(ANIMAL MASCOTS/PICTURES OF ANIMALS) The University of Southern California (USC) college football team fell to the University of California, Los Angeles (UCLA) on their home turf this Saturday. While back-to-back upsets by UCLA was the last thing to be expected, the real shock came at the tail-end of every USC scoring drive.
USC is recognized by their Troy-themed traditions—the trademark of which is their mascot, a rare pure white Andalusian horse named Traveler.
The original Traveler first made his appearance in USC’s 1961 home opener versus Georgia Tech. Ever since, whenever USC scores, the band plays “Conquest” and Traveler gallops around the Los Angeles Coliseum.
The current Trojan mascot is Traveler VII. Even though the breed of horse may have changed over the years—Travelers I through VI ranged from an Arabian/Tennessee Walker to a pure-bred Tennessee Walker to a pure-bred Arabian to an Andalusian—Traveler’s color has always remained pure white.
Officials at PETA have campaigned against the use of live animals as collegiate mascots for years, with great emphasis on the shock that comes along with constantly being surrounded by hoards of screaming fans. Their use as “entertainment figures” has essentially deprived them of their natural freedom and innate right to roam unhindered.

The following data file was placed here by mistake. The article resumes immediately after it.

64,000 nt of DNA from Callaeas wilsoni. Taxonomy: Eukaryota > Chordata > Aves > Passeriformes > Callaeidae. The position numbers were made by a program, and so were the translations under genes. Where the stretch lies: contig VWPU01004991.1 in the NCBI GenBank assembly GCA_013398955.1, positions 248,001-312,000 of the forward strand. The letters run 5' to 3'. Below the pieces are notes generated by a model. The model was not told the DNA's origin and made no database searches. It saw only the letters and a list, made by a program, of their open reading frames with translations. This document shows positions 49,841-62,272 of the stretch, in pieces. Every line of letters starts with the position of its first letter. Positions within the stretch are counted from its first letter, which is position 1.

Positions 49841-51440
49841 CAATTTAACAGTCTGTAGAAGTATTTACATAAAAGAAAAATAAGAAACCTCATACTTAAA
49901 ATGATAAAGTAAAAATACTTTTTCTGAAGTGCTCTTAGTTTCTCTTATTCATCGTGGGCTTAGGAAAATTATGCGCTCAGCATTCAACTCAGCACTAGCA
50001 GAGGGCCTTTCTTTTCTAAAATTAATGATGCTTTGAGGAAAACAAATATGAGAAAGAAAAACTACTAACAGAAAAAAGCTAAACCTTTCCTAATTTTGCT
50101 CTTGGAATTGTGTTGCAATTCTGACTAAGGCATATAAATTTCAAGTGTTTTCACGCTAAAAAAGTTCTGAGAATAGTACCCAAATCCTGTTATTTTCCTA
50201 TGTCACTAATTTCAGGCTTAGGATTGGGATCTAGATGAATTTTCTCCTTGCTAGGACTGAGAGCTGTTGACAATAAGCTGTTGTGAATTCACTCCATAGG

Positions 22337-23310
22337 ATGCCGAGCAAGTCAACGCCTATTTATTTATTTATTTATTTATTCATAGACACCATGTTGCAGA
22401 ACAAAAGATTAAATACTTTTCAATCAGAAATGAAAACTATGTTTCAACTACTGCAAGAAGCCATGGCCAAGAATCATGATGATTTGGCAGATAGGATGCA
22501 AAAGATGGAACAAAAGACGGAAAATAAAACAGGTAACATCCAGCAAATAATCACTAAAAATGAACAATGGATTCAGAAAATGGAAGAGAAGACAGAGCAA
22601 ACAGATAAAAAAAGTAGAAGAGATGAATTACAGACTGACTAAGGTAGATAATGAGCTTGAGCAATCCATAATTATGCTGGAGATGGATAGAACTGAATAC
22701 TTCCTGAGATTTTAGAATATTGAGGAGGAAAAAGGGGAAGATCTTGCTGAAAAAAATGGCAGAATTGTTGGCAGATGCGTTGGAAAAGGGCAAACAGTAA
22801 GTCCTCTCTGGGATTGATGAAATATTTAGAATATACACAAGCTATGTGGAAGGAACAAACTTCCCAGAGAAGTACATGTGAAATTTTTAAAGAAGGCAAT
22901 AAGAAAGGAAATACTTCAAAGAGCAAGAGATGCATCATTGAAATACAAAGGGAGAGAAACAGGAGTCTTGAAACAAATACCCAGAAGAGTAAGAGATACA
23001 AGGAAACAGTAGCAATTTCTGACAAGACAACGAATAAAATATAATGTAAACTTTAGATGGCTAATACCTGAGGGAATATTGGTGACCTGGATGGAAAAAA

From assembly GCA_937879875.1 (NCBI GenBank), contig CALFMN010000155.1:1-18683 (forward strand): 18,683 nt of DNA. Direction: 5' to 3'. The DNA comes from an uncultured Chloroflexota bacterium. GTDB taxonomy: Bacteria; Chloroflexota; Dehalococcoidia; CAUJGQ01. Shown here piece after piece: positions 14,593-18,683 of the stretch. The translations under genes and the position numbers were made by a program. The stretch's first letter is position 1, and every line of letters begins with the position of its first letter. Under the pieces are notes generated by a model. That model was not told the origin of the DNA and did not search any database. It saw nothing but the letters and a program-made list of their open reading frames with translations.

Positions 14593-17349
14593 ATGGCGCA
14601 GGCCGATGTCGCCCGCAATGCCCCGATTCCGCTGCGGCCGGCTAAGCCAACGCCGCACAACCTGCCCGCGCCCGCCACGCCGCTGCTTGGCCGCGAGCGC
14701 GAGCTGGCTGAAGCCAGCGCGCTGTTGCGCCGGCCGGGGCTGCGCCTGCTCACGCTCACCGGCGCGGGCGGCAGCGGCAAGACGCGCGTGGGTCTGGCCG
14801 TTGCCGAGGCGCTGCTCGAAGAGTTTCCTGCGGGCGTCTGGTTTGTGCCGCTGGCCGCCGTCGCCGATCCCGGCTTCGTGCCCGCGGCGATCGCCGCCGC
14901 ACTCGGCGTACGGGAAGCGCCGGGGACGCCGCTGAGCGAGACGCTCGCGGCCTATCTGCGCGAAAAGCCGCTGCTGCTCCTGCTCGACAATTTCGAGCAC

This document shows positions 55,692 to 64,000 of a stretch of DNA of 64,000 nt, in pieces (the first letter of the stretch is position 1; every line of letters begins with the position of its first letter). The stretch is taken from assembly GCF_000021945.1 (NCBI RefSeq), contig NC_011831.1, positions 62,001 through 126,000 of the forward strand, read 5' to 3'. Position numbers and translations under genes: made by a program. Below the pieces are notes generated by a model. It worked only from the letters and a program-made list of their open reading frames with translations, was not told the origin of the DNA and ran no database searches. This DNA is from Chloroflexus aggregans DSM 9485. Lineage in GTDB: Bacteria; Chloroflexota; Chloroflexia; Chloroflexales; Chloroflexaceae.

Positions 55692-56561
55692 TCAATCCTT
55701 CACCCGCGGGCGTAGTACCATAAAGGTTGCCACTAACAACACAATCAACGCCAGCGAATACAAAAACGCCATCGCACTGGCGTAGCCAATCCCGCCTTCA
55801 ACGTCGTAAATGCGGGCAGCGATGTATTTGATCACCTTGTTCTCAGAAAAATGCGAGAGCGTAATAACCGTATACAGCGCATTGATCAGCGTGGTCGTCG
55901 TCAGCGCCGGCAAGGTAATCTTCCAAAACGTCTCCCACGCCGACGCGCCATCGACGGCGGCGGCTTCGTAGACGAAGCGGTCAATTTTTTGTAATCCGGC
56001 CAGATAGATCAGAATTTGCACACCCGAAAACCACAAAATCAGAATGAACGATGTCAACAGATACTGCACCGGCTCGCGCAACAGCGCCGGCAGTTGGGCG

“We are against animals being held captive for entertainment purposes,” says PETA animals-in-entertainment specialist Daniel Hauff, “and that’s purely what this is.“
The Humane Society sees much greater potential for problems when schools adopt exotic animals as mascots.
“Even if they are bred in captivity, they retain their wild instincts and can be very dangerous around people,” Mike Markarian, executive vice president says. “It’s also inhumane in many cases when people cannot provide them with the habitat or care that they need.“
The simple remedy, according to Hauff, is already exemplified on the vast majority of college campuses, including USC’s crosstown rival—simply place an enthusiastic student inside a furry suit.
“We believe that costumed mascots are undeniably the most effective ambassadors for their teams,” Hauff says.
“Human mascots are a lot more versatile than animal mascots, which can’t interact directly with the crowd, attend charity functions, visit hospitals and do other things that human mascots can.
And clearly it’s someone in the costume who has chosen to be there and who understands the situation, which is entirely different than some animal that’s caged and then dragged out for people’s enjoyment.“
USC is not the only university to parade around a live mascot at football games, but it may be one of the few that do not also have a costumed mascot available. Check out these top 25 most famous live college mascots in the photo gallery below.
— Kayla Newcomer, exclusive to Global Animal